Search and Reunion

The decision to search and potentially reunify with a birth family member can be a complicated and emotional decision. With it comes the potential for conflicted feelings about hurting the adoptive family, being rejected, or finding additional loss through a search. There is also the possibility of gaining family history, medical/genetic history, more family, and a sense of feeling more complete. Some decide to search as a young person or as an adult, after adoptive parents pass, with the assistance of adoptive family or not, or not at all. It is a very personal decision that should not be judged by others. The drive and desire to know our roots is a very human one, but the decision to not search should be just as respected and supported.

Right now, and for some time, there has been a movement to allow adoptees access to their original birth certificate (*As a point of education, after an adoption occurs, a new “birth” certificate is generated which lists the adoptive parents as the individuals parents). While there are some instances which allow access to birth/adoption records,  usually a court order is needed. Learn more here:  Search and Reunion Info

Despite the challenges, many adoptees continue to embark on this journey and utilize a variety of resources. Some use the State Registries, others hire a private investigator. Some have been successful through social media, and some have contacted the agencies that completed their adoption.

In the State of Florida, the Adoption Information Center provides a Reunion Registry: FARR .  Interestingly, I learned that at least at one point, 75% of the searches through this registry were to connect with siblings separated through adoption. This may speak to the sibling connection or that some may feel that it is less of an emotional risk to search for a sibling as compared to searching for a parent.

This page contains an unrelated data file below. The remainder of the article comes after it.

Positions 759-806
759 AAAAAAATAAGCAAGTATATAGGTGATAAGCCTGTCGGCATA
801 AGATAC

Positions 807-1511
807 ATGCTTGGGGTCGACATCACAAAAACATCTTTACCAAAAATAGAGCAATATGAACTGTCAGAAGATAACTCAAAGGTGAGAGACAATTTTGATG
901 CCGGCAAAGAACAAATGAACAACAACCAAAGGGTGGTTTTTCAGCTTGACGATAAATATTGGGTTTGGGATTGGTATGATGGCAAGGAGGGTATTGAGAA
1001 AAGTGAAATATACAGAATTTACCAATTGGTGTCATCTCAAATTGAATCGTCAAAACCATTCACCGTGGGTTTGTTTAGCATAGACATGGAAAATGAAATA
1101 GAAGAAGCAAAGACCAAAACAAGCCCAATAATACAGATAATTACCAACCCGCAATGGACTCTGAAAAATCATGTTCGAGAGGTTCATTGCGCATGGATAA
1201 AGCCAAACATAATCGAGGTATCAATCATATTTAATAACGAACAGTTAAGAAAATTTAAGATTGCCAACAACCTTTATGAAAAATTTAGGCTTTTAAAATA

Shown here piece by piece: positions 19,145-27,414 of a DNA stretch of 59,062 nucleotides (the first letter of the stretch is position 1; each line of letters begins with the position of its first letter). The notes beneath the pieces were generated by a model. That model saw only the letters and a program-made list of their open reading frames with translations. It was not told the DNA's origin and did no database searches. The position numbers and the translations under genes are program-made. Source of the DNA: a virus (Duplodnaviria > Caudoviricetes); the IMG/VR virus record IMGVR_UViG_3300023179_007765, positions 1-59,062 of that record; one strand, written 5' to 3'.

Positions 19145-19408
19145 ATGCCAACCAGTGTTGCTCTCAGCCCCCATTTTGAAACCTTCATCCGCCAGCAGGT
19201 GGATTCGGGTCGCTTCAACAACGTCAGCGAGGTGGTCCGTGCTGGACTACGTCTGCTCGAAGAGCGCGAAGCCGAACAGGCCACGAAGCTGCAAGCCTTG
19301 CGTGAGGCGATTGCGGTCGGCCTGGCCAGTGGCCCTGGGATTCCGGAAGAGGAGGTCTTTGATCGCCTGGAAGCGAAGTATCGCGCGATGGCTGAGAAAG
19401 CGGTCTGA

There are many additional venues to search, including registries such as Adoption Registry Connect, which is a worldwide adoptee and birth parent search registry designed to reunite adoptees with their birth parents and siblings.

Regardless of if and how an individual decides to search for birth family, it is important that the person be supported by family, friends, and/or adoption competent professionals to manage the outcome of the search and/or reunion. This support system can help you to navigate how to search, discuss what your expectations and hopes are, and manage what happens if you do/do not decide to more forward with a reunion.

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3 thoughts on “Search and Reunion

  1. More and more states are changing the laws so you don’t have to beg for a court order:
    Alaska and Kansas have always allowed the adult adoptee to receive a copy of their OBC.
    Alabama, Oregon, New Hampshire, Maine, Rhode Island have changed the laws allowing unrestricted access to the adult adoptee.
    Colorado, Connecticut, Delaware, Illinois, Massachusetts, Montana, Tennessee, Ohio, Washington have various restrictions (specific years and/or veto). New Jersey opens next year with veto. Indiana just changed with veto – no idea when it comes into effect. Other states have bills in progress…

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    • Thank you for the information! I find it interesting how this varies state by state. This publication is only up to date to June 2015, but lists the differences, state by state: Access to Adoption Records, State by State
      It appears, looking at our State “Rules”, that FL still usually requires a court order for identifying information, but that there are still ways to try and obtain the information prior to having to take it to court.

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      • American Adoption Congress keeps updated…

        I doubt Florida will ever change the rules. My theory on the hold-outs is too many bad actors weren’t doing things right during my era…

        Pretty soon DNA testing will make the laws redundant as more people test. No more secrets…

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